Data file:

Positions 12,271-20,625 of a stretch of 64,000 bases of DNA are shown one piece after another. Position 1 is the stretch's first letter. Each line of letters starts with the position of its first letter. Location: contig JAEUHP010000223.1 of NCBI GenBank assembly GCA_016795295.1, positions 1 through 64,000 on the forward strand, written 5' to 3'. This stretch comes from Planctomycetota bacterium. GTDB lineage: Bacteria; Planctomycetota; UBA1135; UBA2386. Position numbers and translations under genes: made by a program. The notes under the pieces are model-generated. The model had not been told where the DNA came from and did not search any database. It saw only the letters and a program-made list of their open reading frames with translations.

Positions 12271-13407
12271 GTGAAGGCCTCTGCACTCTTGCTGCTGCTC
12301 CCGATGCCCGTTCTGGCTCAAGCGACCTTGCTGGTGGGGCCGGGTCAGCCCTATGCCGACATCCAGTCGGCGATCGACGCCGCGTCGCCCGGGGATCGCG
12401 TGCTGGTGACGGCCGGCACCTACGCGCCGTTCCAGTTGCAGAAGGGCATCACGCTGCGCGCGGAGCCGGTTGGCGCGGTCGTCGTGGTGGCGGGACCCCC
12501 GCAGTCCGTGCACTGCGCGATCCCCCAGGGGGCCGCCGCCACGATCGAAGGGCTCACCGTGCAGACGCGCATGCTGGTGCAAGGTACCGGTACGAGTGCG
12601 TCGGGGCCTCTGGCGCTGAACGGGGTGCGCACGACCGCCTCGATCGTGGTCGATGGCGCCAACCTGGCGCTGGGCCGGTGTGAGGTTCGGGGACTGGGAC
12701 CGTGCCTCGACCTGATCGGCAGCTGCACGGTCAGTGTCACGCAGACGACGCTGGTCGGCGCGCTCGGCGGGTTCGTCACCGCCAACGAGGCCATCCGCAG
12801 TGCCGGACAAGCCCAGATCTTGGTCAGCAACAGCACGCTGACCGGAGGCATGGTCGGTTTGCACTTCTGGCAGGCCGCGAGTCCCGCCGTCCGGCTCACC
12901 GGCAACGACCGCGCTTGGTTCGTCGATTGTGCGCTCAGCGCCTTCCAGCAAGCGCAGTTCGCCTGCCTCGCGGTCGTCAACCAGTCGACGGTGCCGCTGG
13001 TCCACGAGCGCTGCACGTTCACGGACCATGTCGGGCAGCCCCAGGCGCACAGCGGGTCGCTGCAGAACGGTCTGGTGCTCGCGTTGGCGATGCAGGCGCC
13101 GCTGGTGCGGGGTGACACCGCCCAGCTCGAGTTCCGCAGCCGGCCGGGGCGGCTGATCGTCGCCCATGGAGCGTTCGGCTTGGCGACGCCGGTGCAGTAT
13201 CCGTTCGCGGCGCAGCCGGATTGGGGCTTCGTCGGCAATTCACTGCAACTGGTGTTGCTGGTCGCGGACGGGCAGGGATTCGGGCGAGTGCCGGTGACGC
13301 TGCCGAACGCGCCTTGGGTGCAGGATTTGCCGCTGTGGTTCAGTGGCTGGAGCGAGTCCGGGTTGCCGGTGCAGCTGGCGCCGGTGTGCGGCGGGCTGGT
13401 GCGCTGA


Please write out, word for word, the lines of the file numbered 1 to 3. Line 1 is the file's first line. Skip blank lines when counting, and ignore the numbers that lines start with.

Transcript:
Positions 12,271-20,625 of a stretch of 64,000 bases of DNA are shown one piece after another. Position 1 is the stretch's first letter. Each line of letters starts with the position of its first letter. Location: contig JAEUHP010000223.1 of NCBI GenBank assembly GCA_016795295.1, positions 1 through 64,000 on the forward strand, written 5' to 3'. This stretch comes from Planctomycetota bacterium. GTDB lineage: Bacteria; Planctomycetota; UBA1135; UBA2386. Position numbers and translations under genes: made by a program. The notes under the pieces are model-generated. The model had not been told where the DNA came from and did not search any database. It saw only the letters and a program-made list of their open reading frames with translations.

Positions 12271-13407
12271 GTGAAGGCCTCTGCACTCTTGCTGCTGCTC